Santiago de Compostela Airport

The Santiago de Compostela airport (code: SCQ) is not a big airport, but offers the services that are needed for most travelers.  There are shops, cafés/restaurants, a bank, and rental car services (AVIS, Hertz, Europcar, and Atesa).

You can find useful information about all Spanish airports at the Aeropuertos Españoles y Navegación Aérea Web site.

Iberia, Spanair, Ryanair, Vueling Airlines, and Air Europa all fly to/from Santiago de Compostela Airport.

Ryanair flies daily from Stansted Airport (STN) in Britain to Santiago and also from Hahn Airport (HHN) in Frankfurt, Germany

How to Get to Santiago from the Airport

Taxi — Most people choose to take a taxi to travel the 10 km from the airport into town.  A ride to Old Town will cost about €15; if your hotel is in Old Town, the taxi will probably drive you to the door (remember that Old Town has no regular car traffic, but taxies have access).

Bus — There are buses that go from the airport to Santiago. These buses arrive from Lugo and have a regular stop at the airport before ending up at the Santiago bus station, which is a 15-minute walk from Old Town.

Car Rental — If you decide to rent a car, expect about 15 minutes to drive into town.  Because parking in Santiago de Compostela can be difficult, ask the car-rental office about parking by your hotel.

NOTE: Hertz and Europcar also have offices at the train station, a 10-minute walk from Old Town; if you want to minimize the parking hassle, try to pick up your car from the train station when you need it.

By Road

The entire Atlantic Corridor is linked by motorway or dual carriageway. From the north of Galicia (Ferrol and A Coruña), Santiago is accessed by the Atlantic Motorway (A-9).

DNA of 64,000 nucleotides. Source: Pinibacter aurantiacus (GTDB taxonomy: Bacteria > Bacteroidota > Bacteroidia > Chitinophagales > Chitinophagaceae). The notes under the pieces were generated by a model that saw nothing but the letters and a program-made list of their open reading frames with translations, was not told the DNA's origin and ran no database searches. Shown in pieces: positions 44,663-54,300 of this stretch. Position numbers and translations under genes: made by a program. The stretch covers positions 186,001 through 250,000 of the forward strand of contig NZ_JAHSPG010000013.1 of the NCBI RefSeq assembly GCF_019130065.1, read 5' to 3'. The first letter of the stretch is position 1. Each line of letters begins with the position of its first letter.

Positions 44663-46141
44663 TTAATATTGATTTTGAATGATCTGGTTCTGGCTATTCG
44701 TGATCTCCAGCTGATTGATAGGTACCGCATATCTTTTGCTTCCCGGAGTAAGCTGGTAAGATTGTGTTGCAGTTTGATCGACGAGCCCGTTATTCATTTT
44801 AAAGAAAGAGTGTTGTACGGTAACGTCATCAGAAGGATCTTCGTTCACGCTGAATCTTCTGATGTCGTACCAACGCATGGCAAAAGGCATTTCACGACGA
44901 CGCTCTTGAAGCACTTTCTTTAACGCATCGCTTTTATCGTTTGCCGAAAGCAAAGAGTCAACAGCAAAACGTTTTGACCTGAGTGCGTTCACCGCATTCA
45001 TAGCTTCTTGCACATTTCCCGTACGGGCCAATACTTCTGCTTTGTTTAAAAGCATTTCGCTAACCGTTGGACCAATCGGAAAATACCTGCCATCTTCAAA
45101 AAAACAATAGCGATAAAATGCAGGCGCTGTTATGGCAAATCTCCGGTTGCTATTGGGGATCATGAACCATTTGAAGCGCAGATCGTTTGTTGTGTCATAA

From the south of the Autonomous Community (Vigo, Pontevedra, Rías Baixas), you can also take the A-9 Motorway which extends southwards, by means of the Porriño dual carriageway, to the Portuguese border (Tui), thereafter crossing the neighboring country (via Porto and Lisbon).

From the Castilian plateau, there are two possible routes: (1) Via the north, by means of the Northwest Dual Carriageway (formerly the N-6), which links with the aforementioned A-9 Motorway, 20 km from A Coruña; or (2) via the south, by means of the Rías Baixas Dual Carriageway, which crosses the province of Ourense, and links, just before Vigo, with the A-9 again. You can also exit the dual carriageway at Ourense and travel to Compostela along the N-525 road.

From the Bay of Biscay corridor, you can enter Galicia via Ribadeo, the first locality after Asturias. A road in excellent condition (N-634) later links with the Northwest Dual Carriageway and, a few kilometers further on, with the A-9.

By Rail

Two daily trains link with Madrid (Talgo and Expreso). On a daily basis, only a single transfer is needed to reach Barcelona, Hendaya, and Paris, and almost all national destinations of importance.

Lawerence Berkeley National Labratory CSC